Conventional wide-field microscopy (WFM) can not provide optical sectioning (OS) images that are required for 3D volumetric reconstruction. The reason lies in the fact that the out-of-focus signals are always coupled within the in-focus plane. By introducing structured illumination microscopy (SIM), researchers have achieved removing the out-of-focus components from the in-focus plane in full color (FC).
However, the current FC-SIM approach needs three phase-shifted raw images for each focused plane and hundreds of axial-scanned planes. This approach causes a significant number of raw images and thus putting a heavy burden on data storage and processing time cost. How to release such a burden is still a question.
Recently, a research team led by Prof. YAO Baoli at State Key Laboratory of Transient Optics and Photonics, Xi’an Institute of Optics and Precision Mechanics (XIOPM) of Chinese Academy of Sciences (CAS), reported a deep learning scheme FC-WFM-Deep to obtain full-color optical sectioning images for wide-field microscopy directly. In contrast to the FC-SIM approach, the reconstruction data size is 21-fold smaller, and the in-focus depth is doubled. This work was published in the journal Biomedical Optics Express.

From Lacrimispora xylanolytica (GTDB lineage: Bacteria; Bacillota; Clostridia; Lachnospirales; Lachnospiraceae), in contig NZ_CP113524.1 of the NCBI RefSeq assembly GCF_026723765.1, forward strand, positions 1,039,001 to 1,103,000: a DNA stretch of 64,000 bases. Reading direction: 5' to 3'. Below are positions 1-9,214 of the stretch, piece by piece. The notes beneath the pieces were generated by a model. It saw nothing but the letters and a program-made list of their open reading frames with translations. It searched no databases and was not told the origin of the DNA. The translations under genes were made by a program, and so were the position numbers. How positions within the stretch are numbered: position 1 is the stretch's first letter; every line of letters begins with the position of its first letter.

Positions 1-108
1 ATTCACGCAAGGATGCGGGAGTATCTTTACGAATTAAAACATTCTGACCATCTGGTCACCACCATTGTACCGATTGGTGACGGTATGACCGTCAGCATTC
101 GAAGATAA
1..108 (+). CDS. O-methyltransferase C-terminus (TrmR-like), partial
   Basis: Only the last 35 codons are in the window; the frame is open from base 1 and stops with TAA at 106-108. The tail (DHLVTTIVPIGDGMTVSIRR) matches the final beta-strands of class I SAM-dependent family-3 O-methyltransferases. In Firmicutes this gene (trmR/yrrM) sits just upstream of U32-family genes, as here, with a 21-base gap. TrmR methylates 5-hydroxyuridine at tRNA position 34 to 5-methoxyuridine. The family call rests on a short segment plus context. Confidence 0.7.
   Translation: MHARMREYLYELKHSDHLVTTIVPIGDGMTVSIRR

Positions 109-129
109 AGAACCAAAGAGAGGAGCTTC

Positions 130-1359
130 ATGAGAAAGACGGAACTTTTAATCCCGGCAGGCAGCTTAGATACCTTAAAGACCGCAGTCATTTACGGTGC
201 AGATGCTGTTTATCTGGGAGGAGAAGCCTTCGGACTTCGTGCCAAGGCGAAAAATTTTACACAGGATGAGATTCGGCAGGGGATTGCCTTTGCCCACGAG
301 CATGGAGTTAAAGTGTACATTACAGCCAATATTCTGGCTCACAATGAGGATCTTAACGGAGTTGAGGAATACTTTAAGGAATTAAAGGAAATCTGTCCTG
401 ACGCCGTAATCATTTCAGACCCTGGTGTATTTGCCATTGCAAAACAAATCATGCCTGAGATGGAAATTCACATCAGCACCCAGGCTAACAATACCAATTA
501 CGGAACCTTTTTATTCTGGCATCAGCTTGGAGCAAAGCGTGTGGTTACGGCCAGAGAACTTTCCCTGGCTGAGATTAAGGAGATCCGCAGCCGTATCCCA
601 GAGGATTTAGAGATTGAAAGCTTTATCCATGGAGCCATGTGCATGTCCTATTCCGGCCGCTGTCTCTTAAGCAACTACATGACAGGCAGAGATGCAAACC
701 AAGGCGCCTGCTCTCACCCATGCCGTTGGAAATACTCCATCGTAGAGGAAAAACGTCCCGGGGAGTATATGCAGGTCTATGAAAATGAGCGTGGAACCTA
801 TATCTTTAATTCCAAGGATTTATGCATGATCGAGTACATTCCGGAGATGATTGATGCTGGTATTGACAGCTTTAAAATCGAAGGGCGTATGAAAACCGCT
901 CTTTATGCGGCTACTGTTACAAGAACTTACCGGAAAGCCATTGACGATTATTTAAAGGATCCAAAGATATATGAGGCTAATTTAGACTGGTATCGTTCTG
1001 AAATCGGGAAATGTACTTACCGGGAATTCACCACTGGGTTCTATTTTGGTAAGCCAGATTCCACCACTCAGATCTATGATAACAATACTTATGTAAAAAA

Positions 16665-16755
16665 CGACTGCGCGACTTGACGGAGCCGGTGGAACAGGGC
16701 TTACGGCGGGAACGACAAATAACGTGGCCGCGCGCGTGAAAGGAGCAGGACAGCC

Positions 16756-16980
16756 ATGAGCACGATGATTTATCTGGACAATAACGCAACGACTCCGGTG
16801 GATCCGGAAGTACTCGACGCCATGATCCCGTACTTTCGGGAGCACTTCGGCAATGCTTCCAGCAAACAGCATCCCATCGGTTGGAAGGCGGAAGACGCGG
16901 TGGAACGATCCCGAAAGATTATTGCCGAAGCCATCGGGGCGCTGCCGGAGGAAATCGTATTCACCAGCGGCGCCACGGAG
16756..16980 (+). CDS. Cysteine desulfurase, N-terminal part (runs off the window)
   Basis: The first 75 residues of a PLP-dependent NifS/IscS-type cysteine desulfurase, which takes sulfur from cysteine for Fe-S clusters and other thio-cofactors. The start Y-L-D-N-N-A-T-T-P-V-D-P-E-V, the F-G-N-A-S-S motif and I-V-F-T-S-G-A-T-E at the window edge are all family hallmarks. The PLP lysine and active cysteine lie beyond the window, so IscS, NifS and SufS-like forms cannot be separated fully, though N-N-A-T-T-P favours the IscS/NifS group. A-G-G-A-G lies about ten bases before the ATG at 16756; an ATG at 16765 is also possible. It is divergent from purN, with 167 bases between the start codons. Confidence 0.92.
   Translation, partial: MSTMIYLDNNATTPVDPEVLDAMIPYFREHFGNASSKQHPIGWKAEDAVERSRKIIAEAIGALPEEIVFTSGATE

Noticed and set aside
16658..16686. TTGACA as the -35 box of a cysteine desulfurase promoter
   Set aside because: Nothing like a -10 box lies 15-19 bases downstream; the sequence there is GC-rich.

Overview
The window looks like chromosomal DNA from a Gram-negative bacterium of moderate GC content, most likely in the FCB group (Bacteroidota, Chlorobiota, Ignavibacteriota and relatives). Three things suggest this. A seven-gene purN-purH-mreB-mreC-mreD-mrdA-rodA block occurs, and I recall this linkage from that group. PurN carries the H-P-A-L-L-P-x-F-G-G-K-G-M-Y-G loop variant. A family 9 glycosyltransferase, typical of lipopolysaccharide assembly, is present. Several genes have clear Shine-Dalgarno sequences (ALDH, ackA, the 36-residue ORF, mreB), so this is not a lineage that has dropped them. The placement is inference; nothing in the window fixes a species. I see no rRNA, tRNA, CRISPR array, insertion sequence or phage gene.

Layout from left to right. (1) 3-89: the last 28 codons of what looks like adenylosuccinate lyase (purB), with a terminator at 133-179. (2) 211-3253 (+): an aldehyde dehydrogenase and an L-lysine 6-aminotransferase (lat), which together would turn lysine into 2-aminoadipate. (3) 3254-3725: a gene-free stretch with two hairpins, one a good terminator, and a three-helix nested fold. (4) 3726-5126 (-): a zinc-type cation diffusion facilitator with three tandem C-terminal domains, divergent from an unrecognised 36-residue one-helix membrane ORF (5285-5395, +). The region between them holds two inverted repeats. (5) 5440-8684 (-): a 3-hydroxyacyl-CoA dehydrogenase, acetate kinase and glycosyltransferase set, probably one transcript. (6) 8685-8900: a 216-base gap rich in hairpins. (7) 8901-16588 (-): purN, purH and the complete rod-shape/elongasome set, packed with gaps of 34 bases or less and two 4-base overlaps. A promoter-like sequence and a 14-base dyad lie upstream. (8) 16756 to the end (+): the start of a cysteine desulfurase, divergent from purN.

Imaging of a compound eye at different depths of (a) 14 μm and (b) 28 μm acquired with FC-WFM method, OS with FC-SIM method, and the OS in DOF with proposed FC-WFM-Deep, respectively. (Image by XIOM)
FC-WFM-Deep fully exploits the unique high resolution and full-color capabilities of SIM. Efficiently, the deep learning network only needs training to a single wide-field frame. After training, high-quality images with optical sectioning, considerable in-focus depth, and full-color can be directly acquired from the wide-field frame.
FC-WFM-Deep has a comparable imaging quality to FC-SIM in terms of spatial resolution and dimensions. Beyond that, the data required for FC-WFM-Deep in full-color 3D reconstruction can be 21-fold less than that for FC-SIM.
FC-WFM-Deep significantly reduces the 3D data acquisition requirements without losing detail and improves the 3D imaging speed by extracting the optical sectioning in the depth-of-field (DOF). This cost-effective and convenient method offers a promising tool to observe 3D color biological samples with high precision.